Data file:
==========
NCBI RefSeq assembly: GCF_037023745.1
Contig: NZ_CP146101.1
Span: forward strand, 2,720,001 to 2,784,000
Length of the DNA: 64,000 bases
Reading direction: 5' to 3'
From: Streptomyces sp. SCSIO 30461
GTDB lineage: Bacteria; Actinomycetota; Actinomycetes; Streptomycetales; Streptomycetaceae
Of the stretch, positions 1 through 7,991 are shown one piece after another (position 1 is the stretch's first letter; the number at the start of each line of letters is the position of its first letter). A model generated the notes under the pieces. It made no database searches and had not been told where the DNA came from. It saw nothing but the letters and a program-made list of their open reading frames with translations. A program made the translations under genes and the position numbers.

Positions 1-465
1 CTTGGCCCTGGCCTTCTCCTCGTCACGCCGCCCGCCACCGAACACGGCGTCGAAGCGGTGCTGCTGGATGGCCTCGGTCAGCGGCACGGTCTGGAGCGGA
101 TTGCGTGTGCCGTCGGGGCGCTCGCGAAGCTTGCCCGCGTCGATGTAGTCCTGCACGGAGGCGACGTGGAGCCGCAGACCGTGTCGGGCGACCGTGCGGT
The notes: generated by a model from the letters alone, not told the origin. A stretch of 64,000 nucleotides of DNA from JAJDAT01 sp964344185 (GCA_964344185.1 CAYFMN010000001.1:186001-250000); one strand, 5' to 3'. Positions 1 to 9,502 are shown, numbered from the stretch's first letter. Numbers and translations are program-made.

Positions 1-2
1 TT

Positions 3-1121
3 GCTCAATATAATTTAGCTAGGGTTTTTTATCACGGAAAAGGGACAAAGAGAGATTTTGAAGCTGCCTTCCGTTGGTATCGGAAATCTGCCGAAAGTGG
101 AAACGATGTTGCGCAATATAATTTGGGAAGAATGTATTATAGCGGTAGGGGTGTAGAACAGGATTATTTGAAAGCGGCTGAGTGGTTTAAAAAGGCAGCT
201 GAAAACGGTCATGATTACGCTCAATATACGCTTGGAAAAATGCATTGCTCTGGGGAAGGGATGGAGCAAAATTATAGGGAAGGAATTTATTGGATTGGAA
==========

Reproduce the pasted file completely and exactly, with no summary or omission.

NCBI RefSeq assembly: GCF_037023745.1
Contig: NZ_CP146101.1
Span: forward strand, 2,720,001 to 2,784,000
Length of the DNA: 64,000 bases
Reading direction: 5' to 3'
From: Streptomyces sp. SCSIO 30461
GTDB lineage: Bacteria; Actinomycetota; Actinomycetes; Streptomycetales; Streptomycetaceae
Of the stretch, positions 1 through 7,991 are shown one piece after another (position 1 is the stretch's first letter; the number at the start of each line of letters is the position of its first letter). A model generated the notes under the pieces. It made no database searches and had not been told where the DNA came from. It saw nothing but the letters and a program-made list of their open reading frames with translations. A program made the translations under genes and the position numbers.

Positions 1-465
1 CTTGGCCCTGGCCTTCTCCTCGTCACGCCGCCCGCCACCGAACACGGCGTCGAAGCGGTGCTGCTGGATGGCCTCGGTCAGCGGCACGGTCTGGAGCGGA
101 TTGCGTGTGCCGTCGGGGCGCTCGCGAAGCTTGCCCGCGTCGATGTAGTCCTGCACGGAGGCGACGTGGAGCCGCAGACCGTGTCGGGCGACCGTGCGGT
The notes: generated by a model from the letters alone, not told the origin. A stretch of 64,000 nucleotides of DNA from JAJDAT01 sp964344185 (GCA_964344185.1 CAYFMN010000001.1:186001-250000); one strand, 5' to 3'. Positions 1 to 9,502 are shown, numbered from the stretch's first letter. Numbers and translations are program-made.

Positions 1-2
1 TT

Positions 3-1121
3 GCTCAATATAATTTAGCTAGGGTTTTTTATCACGGAAAAGGGACAAAGAGAGATTTTGAAGCTGCCTTCCGTTGGTATCGGAAATCTGCCGAAAGTGG
101 AAACGATGTTGCGCAATATAATTTGGGAAGAATGTATTATAGCGGTAGGGGTGTAGAACAGGATTATTTGAAAGCGGCTGAGTGGTTTAAAAAGGCAGCT
201 GAAAACGGTCATGATTACGCTCAATATACGCTTGGAAAAATGCATTGCTCTGGGGAAGGGATGGAGCAAAATTATAGGGAAGGAATTTATTGGATTGGAA